Beauty Rises Again

A Summer Day

by Edgar Guest

Blue in the sky and green in the tree
and a bird singing anthems of gladness for me,
a breeze soft and fair
as a little girl’s hair,
with nothing that’s ugly or base anywhere.
A world that’s swept clean
of the doubtful and mean,
with nowhere a hint of the care that has been.

I stand at my gate with the sun in my face,
and I thank the good Lord for such beauty and grace.
Time was, I declare,
when the snows drifted there,
and those boughs with their blossoms were ugly and bare.
Now the sin and the wrong
of the cold days and long
are lost in life’s splendor of sunshine and song.

God makes it all right in good time, I believe –
we doubt when we’re troubled, we doubt when we grieve;
like a stark, barren tree
looms the wrong which we see.
Hurt, anguish and care hide the splendor to be
but at last from the pain
rises beauty again,
and there’s never a bough that has suffered in vain.

Perhaps at the last, ‘neath a lovelier sun,
when the anguish and hurt of life’s growing is done,
we may rise from our pain
showing never a stain
of the cares of the years which fell on us like rain.
When the soul is set free
all the flaws we now see
may be lost in the joy of the new life to be.

From his book, Collected Verse of Edgar A Guest
© 1934 by The Reilly & Lee Company

Afternoon Storm

A wild electrical storm came up at 1 pm this afternoon, just as I was leaving work. Soon after I got home the system settled right above us for about fifteen minutes. Fierce winds and lightning flashes all around, but the ones right over our heads were worrisome. However, we got at least 3 cm of much-needed rain, so we’re thankful. (Our neighbour’s rain gauge showed 1 1/2″ when all was said and done. Nice! ) A friend who lives +/- 40 km north of us got not a drop.

Now here’s a quickly composed verse about the event:

In constant waves the pouring rain
sweeps over the field, the road;
the tree tops thrashed by the onslaught,
spring back, to be bullied down again.
The overshadowing turbulence
hurls jagged streaks our way,
followed closely – so closely! –
by the cannon roars of thunder.
With each boom we shudder, praying
neither we nor the trees will be zapped,
sizzled or uprooted by the ferocity
clamoring above our heads.
We cringe, yet count this not
the malevolence of a foe;
rather we rejoice in the storm
and bless the sheets of driven rain
bringing life to this thirsty land.
~~~~~~~~~~~~~~~~~~~~~~~~~~~~~
Image by Terry McGraw at Pixabay

Three Tinkles of the Bell

Yesterday I heard three little warning tinkles that provoked some serious thoughts.

What If…

Yesterday morning Marla, the FlyLady, posted a list of practical things everyone should do to be prepared for an emergency. I went over this list of simple, obvious things like being sure you have at least half a tank of gas in your car, some cash handy, a few essentials in a flight bag.

— If there’s a big exit, such as happens in the US when a hurricane’s about to hit, cars may be bumper-to-bumper on the freeway for awhile, so be prepared. If the power’s out, gas pumps won’t work, so don’t let your tank run so low. In fact, many things won’t work if the power’s out: debit machines, ATMs, etc.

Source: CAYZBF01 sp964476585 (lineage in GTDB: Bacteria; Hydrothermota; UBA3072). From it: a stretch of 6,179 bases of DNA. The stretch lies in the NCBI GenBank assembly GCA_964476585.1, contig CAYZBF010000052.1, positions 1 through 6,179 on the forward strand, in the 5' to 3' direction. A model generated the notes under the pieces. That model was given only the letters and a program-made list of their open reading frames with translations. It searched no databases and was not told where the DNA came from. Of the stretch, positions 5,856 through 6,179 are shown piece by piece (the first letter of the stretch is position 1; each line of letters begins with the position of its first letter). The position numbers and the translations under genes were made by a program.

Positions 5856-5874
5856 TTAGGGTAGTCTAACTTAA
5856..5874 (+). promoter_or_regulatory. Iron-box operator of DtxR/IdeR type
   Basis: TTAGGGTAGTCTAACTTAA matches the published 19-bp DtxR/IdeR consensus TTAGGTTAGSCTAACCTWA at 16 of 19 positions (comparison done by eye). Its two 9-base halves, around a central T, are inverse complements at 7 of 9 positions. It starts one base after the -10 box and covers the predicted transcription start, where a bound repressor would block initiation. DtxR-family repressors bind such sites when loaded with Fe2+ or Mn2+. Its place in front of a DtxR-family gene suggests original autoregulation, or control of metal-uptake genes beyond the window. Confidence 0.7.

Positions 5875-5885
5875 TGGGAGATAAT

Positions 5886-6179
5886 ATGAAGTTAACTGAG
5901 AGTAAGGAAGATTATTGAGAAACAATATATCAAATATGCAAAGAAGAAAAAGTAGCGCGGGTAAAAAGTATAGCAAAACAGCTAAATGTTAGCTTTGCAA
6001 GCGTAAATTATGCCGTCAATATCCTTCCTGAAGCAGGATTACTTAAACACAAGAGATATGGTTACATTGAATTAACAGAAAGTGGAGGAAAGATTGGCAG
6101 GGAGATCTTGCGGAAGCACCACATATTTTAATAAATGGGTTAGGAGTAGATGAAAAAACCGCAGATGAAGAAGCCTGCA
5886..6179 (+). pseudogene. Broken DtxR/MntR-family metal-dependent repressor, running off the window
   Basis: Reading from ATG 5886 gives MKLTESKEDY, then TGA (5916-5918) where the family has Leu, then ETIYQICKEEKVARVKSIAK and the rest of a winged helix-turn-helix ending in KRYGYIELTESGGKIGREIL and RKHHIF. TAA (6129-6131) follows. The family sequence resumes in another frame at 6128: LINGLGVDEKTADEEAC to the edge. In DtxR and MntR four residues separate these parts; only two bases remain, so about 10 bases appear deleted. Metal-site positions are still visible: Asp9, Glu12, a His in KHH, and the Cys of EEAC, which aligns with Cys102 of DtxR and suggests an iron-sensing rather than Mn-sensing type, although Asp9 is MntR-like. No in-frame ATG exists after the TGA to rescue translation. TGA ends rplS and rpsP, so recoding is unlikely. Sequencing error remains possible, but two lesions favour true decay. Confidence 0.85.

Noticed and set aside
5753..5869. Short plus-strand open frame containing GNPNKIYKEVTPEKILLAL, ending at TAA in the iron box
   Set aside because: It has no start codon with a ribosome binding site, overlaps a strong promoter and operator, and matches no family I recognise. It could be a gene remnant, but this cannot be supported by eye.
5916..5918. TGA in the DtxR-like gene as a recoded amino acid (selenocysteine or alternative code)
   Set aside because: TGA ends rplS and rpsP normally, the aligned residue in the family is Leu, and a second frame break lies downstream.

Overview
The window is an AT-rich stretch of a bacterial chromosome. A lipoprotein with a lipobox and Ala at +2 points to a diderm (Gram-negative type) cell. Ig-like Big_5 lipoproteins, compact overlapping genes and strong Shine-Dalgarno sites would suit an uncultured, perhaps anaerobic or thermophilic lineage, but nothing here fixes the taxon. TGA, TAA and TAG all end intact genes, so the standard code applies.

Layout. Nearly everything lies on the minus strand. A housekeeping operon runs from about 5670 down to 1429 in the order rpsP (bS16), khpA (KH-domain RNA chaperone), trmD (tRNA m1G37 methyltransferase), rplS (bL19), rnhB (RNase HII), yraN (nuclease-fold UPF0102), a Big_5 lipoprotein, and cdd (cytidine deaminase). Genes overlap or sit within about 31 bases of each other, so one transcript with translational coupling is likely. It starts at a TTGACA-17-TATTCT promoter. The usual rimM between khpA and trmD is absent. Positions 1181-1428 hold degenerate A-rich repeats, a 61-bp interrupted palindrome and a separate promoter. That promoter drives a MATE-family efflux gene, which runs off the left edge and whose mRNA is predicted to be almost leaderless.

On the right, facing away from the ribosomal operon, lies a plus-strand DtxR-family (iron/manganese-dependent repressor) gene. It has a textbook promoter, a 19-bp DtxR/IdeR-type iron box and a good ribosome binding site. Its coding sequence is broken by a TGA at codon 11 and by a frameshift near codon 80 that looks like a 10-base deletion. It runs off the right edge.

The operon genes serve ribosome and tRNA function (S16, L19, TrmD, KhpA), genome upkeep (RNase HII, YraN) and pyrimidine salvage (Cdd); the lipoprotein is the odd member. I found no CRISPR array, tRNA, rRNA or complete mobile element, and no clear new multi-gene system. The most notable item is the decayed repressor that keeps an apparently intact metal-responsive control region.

— Plan ahead and have your precious stuff near the door or where you can grab it in your rush to evacuate. Keep all precious documents in a safely deposit box, copies at home, duplicate keys and flash-drives a friend or relative’s home. Etc.

Another tinkle chimed in the news yesterday. After several days of record-breaking heat, topping at 49.6C – which is just over 121 F – a fire started and rapidly destroyed 90% of Lytton, a town in the interior of British Columbia. Horrible! Our sympathies to the folks without homes, and in that terrible heat wave. Thankfully the people of Lytton had enough time to get out. How would it be to have JUST ENOUGH time to jump in the car and go?

The next tinkle came when a friend, in the course of our visit, talked about the possibility of fire. On such a windy day as it was yesterday, which made our outdoors like a blast furnace, fire is a terrifying prospect. In fact, we heard that our son-in-law and grandson, members of the local volunteer Fire Dept, were out fighting a fire about 30 km from here. It’s not hard to imagine fires raging in the northern forests, but we’re not as immune as we’d like to think, either.

I’m not anticipating disaster but these tinkles remind me there are some things I could and should do to be prepared. If the need arose for sudden flight, we’d likely grab our two cats, our cell phones and my purse if we could, and dash for the car. Everything else would stay behind, come what may. So which of our belongings are really precious and what can we do to ensure their safety? For those of us who are pack-rats, these are questions worth pondering.

Monday Modicums

I just searched the thesaurus re: the word BITS, and it gave me the neat word, MODICUMS. “The smallest amount or part imaginable.” And this post is going to be cobbled together bits of news and musings.

Speaking of cobbled together, I started reading a book yesterday. THE GIANT FOREST, by Bill Belew and his daughter Mia, is billed as a “Chapter Book for Parents and Grandparents of Preteens Who Love to Read.” I think they should have run it by an editor, too, as there are a few words missing and some misspellings.